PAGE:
- Hold a minimum credit score of 500 for the 10% down payment and 580 for 3.5% down payment (although many lenders require at least a 620)
- Must be creditworthy (i.e., no recent bankruptcies, liens, unresolved delinquencies or collection accounts, recent foreclosures, etc.)
- Have mortgage insurance
- Take the title in their own name or in the name of a living trust
- Live in the property as your primary residence within two months and for one year (exceptions do exist)
- Have no delinquent tax or non-tax federal debt
Additionally, the home must meet the “Property Acceptability Criteria,” and the loan must be under the FHA maximum limit for your area
6) What credit score do I need to get an FHA loan?
The U.S. Department of Housing and Urban Development (HUD) requires that borrowers have a Minimum Credit Decision Score (MCDS) of 500 to get approved for an FHA loan with a 10% down payment, and at least a 580 to qualify for the 3.5% down payment.
To get your MCDS, your credit reports will be pulled from all three credit bureaus, and the middle score will be used. If you only have two credit scores, the lower number will be used.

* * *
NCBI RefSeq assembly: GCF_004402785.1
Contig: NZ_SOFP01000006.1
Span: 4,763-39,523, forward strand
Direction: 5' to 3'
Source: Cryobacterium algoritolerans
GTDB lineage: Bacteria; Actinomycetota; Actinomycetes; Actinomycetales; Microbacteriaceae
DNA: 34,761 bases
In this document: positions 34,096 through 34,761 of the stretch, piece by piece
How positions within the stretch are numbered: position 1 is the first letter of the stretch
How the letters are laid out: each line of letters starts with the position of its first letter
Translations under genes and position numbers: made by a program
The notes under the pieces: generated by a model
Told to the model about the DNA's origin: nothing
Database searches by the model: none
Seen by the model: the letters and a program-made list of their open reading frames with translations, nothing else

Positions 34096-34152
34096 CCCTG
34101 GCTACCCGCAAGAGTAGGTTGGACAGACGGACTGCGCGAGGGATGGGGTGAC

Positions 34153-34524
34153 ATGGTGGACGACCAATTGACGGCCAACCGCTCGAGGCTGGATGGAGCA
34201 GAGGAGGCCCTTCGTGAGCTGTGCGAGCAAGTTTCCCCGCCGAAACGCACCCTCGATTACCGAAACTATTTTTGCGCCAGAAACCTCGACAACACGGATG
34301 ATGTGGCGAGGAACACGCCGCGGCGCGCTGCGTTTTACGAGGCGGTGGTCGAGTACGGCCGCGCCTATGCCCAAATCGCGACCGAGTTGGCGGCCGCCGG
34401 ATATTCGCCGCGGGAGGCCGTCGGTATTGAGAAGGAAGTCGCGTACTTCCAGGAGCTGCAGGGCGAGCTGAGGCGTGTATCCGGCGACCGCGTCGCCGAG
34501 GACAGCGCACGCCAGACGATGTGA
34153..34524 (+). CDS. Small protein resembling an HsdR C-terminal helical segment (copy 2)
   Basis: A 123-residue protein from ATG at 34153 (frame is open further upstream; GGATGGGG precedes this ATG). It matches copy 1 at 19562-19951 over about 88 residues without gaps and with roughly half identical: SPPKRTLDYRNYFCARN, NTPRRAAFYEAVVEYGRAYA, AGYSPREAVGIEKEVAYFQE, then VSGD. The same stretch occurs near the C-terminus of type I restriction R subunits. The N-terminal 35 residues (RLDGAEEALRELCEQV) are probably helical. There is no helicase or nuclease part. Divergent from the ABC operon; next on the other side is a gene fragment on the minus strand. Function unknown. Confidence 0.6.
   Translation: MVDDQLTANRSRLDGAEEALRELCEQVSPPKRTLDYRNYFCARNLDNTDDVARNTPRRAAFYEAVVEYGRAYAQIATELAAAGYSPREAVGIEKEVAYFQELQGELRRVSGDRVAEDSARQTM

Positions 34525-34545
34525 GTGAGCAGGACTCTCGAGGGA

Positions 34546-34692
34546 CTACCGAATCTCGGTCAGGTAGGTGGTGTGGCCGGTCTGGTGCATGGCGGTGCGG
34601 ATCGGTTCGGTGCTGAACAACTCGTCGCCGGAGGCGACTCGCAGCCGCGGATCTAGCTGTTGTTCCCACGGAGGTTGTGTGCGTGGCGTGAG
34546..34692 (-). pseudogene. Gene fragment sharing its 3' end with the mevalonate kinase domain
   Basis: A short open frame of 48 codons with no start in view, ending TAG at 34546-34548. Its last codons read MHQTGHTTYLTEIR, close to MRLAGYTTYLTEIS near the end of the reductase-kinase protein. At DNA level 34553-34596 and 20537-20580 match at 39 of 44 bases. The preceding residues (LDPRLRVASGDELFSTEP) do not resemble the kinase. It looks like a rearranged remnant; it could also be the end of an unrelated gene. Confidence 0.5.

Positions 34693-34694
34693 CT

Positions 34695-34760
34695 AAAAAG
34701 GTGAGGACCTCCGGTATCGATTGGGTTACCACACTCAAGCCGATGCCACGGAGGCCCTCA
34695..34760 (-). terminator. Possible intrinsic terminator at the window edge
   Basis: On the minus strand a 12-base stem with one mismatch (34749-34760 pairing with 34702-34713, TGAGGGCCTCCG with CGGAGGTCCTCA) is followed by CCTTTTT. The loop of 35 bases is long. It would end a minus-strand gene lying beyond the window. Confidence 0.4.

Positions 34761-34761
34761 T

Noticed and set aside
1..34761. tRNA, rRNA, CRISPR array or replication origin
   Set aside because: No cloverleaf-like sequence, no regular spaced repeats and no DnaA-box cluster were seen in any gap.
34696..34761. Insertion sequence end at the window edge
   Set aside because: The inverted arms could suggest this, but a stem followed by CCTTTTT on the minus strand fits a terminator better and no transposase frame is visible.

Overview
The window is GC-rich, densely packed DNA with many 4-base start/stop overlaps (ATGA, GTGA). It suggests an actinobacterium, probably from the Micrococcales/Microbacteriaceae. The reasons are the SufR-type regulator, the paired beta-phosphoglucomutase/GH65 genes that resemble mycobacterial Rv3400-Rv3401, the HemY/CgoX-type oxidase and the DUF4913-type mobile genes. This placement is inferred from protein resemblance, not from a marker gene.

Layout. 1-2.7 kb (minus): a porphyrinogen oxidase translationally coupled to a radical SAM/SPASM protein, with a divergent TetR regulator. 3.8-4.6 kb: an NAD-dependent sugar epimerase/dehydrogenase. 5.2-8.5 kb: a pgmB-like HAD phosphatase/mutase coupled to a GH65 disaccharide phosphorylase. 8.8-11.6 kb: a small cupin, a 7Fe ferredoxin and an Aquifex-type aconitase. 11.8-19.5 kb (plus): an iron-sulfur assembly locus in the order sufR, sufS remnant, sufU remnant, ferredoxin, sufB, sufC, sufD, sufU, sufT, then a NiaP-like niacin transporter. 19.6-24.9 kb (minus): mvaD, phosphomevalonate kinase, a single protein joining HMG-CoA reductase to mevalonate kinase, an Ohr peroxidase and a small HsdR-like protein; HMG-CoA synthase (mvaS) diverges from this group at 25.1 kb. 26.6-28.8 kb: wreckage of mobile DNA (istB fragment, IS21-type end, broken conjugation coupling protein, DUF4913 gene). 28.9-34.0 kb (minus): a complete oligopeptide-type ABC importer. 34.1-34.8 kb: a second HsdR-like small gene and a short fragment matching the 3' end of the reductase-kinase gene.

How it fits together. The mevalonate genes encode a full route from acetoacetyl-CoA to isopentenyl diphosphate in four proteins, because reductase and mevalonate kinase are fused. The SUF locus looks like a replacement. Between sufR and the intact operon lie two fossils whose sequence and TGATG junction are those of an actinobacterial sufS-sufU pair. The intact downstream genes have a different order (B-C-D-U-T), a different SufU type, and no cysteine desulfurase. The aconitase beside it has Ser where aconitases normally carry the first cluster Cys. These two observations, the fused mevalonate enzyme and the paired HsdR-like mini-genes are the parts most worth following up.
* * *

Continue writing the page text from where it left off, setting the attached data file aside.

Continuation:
Keep in mind, that the credit score requirements of FHA-approved lenders can be more strict than the FHA guidelines. Tim Milauskas of First Home Mortgage Corp says, “Most lenders place overlays on top of FHA rules to prevent defaults.”
He adds that, in many cases, the minimum credit score accepted is 620. For this reason, it is good to check with multiple lenders when shopping for an FHA loan, especially if your credit score is below 600.
7) Are FHA loans for first-time home buyers only?
While popular with first-time home buyers, FHA loans are also available to those who have purchased one or more homes in the past. However, you can only have one FHA loan at a time, and it must be used to purchase a home that will be your primary residence.
8) How long does it take to close an FHA loan?
Many factors can influence the closing time of a loan. However, according to Ellie Mae, FHA loan closing times average around 50 days.
9) Can you buy a townhouse with FHA?
April Macowicz, Realtor at The MAC Group, adds, “Townhomes can qualify for FHA, but it depends on the association and how the property is classified. If it is classified as a PUD (Planned Unit Development), then in most cases it does qualify. However, there may be some homeowner association restrictions, so take caution.”
10) What are the pros and cons of FHA loans?
Compare the pros and cons to make a better decision.
- Lower credit score requirements
- Low down payment and gifts from friends are accepted
- Sellers are allowed to pay some of the closing costs
- Allows for co-borrowers that don’t live in the property
- Lower interest rates
- You have to pay a private mortgage insurance
- Mortgage limits